Silence Fear with a Step

“Just take one big step.” His voice seemed to echo into the night. He’d already said it once before…or was it twice? I felt his hand on my back. Could he feel me shaking? I knew he wouldn’t push me in. This was a decision I had to make. I looked behind at the other students waiting. Why did he make me go first? I closed my eyes and lifted my foot, willing myself to just lean in. Once I did I would be okay but I was paralyzed with fear.

I knew this fear. It had overtaken me a year before when I was the only one not to jump off of South Point, a 40-foot cliff at the southernmost point of the U.S. My step-kids went in, as did other members of our group. I was the only one to think about going and not make the jump. It shamed me almost to tears. I hated this sense of fear.

South Point cliff on Big Island, Hawaii. People standing at top, one person on a ladder coming out of the water.
(South Point, Hawaii)

Truth be told I am a very fearful person. In small things: texts, phone calls, speaking up for myself. And big: like jumping off a cliff, pursuing things wholeheartedly. So when we decided to take scuba lessons I knew that I was going to have to be brave.

But that night, standing on the edge of the pool – I did not know if I could take the step and fall into 10 feet of water. If I could not do it there how would I ever do it in the open ocean? Would I be able to step into the open ocean?

A Bible study I am doing said all fear can do is put out the plate, we decide if we are going to eat. We decide if we let ourselves indulge, let the fear into our heads and affect our lives.

All fear can do is set the table. Are we going to partake?

I realized I partake more than I want to. I am trying to find ways to beat my fear. But how to do that when it feels embedded into your DNA.

I come from a line of play-it-safers, don’t-rock-the-boaters, plan-it-outers. It is not in our nature to do the brave things, from hard conversations to sky-diving we simply just don’t.

Fear holds us back. It keeps us from experiencing things, feeling things, growing, really knowing ourselves. Yes, there is a healthy fear that keeps us from walking across the interstate blindfolded, but that is not what we’re talking about here. What about the fear that holds us back from simply experiencing life?

“…There is no room in love for fear. Well-formed love banishes fear. Since fear is crippling, a fearful life—fear of death, fear of judgment—is one not yet fully formed in love.” 1 John 4:18 MSG

Simply put: There is no fear in love. The opposite of love is not hatred, but fear. As a child of God it goes against the promises of scripture for me to let fear have such a place in my life. I cannot “beat” fear on my own. It is the idea of hearing a bump in the night and covering my head with a pillow vs. going to investigate or knowing it is just the heater creaking.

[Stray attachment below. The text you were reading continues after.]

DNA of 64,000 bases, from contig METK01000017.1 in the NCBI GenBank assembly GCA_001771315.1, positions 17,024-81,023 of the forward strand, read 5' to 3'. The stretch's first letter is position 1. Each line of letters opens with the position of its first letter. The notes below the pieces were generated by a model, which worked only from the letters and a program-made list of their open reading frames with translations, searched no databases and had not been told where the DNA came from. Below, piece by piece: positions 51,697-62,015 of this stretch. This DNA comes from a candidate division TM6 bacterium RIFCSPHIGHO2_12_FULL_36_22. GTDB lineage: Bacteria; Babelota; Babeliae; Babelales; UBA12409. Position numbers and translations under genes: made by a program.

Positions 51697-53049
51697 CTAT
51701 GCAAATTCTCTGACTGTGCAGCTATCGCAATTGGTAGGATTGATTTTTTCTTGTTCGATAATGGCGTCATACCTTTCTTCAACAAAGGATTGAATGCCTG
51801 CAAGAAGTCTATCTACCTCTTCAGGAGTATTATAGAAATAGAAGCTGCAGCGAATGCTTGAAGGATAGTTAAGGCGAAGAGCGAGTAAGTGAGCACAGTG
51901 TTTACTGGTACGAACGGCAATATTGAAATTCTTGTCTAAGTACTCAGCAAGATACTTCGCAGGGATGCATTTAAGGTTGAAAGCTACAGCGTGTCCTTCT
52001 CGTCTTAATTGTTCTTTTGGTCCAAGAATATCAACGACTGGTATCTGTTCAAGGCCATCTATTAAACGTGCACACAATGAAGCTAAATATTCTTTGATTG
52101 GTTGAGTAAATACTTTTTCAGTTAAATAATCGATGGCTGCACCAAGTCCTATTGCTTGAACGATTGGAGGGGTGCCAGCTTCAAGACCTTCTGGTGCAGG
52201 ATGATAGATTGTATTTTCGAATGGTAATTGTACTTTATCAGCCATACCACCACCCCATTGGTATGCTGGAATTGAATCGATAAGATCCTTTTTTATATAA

In order to face fear one has to know God. One has to abide in Him, which means being open and attune to what God has for me. It is being deliberate to become aware. It is time with God, prayer, listening, taking every thought and fear captive and measuring it against the Word God gave us.

John 15 talks about the vine and the branches. The branches abide in the vine – they can do nothing if they don’t. A vine does not decide it is better off on its own, fall to the ground and suddenly have roots to put into the soil. Apart from the vine, the branch dies. Oh it might fool itself for a bit, but eventually it will wither without something to draw from.

To be attached to the vine is to receive the nutrients it needs. It is to be part of something bigger than itself. It is to receive protection during the storm (having something solid to hold onto). It is to bear fruit.

Abiding is active. It is daily. It is a choice, as John Piper says, to receive, believe, and trust in what Jesus says. At its core, fear is doubt, and to call out our fear we have to call out our doubt.

In the practical it can be saying a prayer, “Lord take this fear from me” before entering an uncertain situation or doing a difficult tasks. It can be calling out the worse that could happen, realizing how unrealistic that is (because really what are the chances of drowning in pool water or having everyone at the event laugh or scorn you?) and then moving forward in the knowledge that a God of love did not knit His children to be overcome by lies.

Fear has power because we keep it the bogeyman in the closet. But light illuminates the darkness and helps us see fear for what they are: lies and doubt.

One deep breath and a closed-eyed step later, I was in the pool. I told my fear to take a seat and, shakily yes, stepped in. But you know what, when it came time to do the next seemingly impossible skill I was able to look back and say that because I took that step in I could do whatever was asked of me.

Deep breath. Quick prayer. Silence my fear. Go.

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